Fraud Alert! 

That was the ominous heading of the email I had received. No one wants to be greeted with that notice when they access their inbox — especially when you’re expecting friendly correspondence or an ad from a sock company I bought one pair from in 2003. However, to be honest, I wasn’t very alarmed. “Annoyed” would be a better descriptor. That’s because my first thought was it must be spam.  

I considered ignoring it altogether, but being a prolific spam receiver, I could tell there was something a little more plausible about this warning. Yet, I’ve learned not to click on any links, so since this regarded a credit card, I decided to initiate the contact by calling the company directly.  

After navigating several touch-tone menus, a helpful woman came on the phone. “Sir, did you attempt a transaction at Wal-Mart in Carlisle, Pennsylvania, in the amount of $45.52?” I answered, “No, I did not.”  It really was fraud! I was stunned, and not just by the fact that the email alert was legit, but also that the transaction was flagged as suspect in the first place. Understand, in the last six weeks this card has been to Africa and California and various airports in-between, and every purchase was approved. Yet the sole fraudulent transaction was caught in the very state where the card was registered. Amazing.

The whole experience made me ponder what tipped off the system that it wasn’t me attempting to make the purchase. I wondered if the person attempting to use the bogus card was trying to buy kale or Brussels sprouts and the company knew that Jeff would never try to buy those items! Or maybe it was Kitty Litter?  

I’m sure the actual reason for the alert had nothing to do with the specific items the perpetrator was trying to purchase. However, that could be a useful tactic if someone wanted to develop the software.  That’s because we are creatures of habit and our actions are virtually always consistent with who we are. That’s true when it comes to what brand of peanut butter you buy, but it’s more than an observation about brand loyalty.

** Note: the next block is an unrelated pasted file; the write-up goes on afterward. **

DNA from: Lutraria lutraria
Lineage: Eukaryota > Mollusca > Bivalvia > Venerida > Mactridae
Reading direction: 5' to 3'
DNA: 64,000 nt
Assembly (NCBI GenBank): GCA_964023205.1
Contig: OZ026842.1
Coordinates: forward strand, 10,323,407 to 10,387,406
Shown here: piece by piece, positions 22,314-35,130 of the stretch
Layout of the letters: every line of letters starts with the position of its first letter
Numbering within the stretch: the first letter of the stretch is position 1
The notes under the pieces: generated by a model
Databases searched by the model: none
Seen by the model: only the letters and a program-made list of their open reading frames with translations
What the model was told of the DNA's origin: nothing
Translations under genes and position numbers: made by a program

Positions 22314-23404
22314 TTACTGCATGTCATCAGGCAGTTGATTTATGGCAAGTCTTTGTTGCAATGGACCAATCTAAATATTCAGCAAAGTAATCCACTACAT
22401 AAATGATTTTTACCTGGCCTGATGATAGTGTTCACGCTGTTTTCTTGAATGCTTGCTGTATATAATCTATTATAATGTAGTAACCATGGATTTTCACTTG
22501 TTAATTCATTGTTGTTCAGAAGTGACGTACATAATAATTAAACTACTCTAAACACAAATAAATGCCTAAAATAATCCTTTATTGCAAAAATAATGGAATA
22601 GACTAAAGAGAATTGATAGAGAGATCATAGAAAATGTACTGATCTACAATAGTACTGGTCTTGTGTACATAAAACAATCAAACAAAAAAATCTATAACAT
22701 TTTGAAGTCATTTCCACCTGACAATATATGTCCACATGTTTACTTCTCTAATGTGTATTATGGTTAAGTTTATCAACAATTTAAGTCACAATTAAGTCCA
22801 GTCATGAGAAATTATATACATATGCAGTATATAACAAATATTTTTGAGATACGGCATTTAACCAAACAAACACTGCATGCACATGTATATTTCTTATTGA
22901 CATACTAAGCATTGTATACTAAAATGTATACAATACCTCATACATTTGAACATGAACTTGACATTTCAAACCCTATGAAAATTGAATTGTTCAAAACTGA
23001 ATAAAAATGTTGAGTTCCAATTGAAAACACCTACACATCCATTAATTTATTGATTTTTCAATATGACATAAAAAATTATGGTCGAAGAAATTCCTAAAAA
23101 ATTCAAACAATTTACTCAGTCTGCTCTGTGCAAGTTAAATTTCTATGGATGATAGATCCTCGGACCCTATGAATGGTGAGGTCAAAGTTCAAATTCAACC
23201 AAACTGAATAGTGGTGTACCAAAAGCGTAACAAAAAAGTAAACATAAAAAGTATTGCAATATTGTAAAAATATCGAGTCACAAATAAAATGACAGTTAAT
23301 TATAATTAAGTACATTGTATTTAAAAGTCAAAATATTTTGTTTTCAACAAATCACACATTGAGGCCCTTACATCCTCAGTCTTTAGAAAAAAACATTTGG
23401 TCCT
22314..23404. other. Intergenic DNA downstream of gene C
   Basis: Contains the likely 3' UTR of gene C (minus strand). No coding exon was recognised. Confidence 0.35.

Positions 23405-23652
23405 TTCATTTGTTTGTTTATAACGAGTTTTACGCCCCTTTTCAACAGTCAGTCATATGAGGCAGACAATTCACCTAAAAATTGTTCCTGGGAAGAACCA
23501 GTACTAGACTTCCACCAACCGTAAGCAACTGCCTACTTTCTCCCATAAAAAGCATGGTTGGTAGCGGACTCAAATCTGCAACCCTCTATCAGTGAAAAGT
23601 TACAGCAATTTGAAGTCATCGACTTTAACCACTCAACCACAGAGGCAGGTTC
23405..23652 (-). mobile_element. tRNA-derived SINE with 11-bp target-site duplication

Jesus also tells us that behavior is predictable. He says that who we are on the inside is going to show itself on the outside. On one occasion, He was talking about some false prophets and He said, “By their fruit you will recognize them. Do people pick grapes from thornbushes, or figs from thistles? Likewise, every good tree bears good fruit, but a bad tree bears bad fruit.” (Matthew 7:16-17).  

I don’t know about you, but I find that to be very convicting. Those little slip-ups that happen in my life don’t just appear out of nowhere. They are the predictable and expected fruit that have grown from the soil of my heart. Ouch!  

I have a couple responses I can make to such a revelation. One is deflection. I can insist that attitude or action wasn’t really me. It was an aberration. And when I take that position, what I’m saying is that I’m not responsible. I don’t need to own it because it happened in spite of who I am, not because of who I am. Of course, that is the opposite of what Jesus taught. In Jesus’ example, we’d effectively be saying that we believe grapes do indeed grow from thornbushes.  

The other response is to own the things we say and do. It can be difficult and embarrassing because we must admit that change is required in us. However, it is the only way to spiritual health. As long as we deny our heart needs to grow, we won’t do anything about it. That’s because we either don’t think it is required or to do so would be an admission to everyone that there is something actually wrong.  So we keep up the front, hoping to never be discovered, becoming a slave to our issues in the process.  

Regardless of the difficulty, the only way to develop a good heart that grows good fruit is to root out the harmful influences. It is to admit them and seek the help that will give you the needed victory. Challenging, yes, but it is worth the effort because by your fruit you will be known.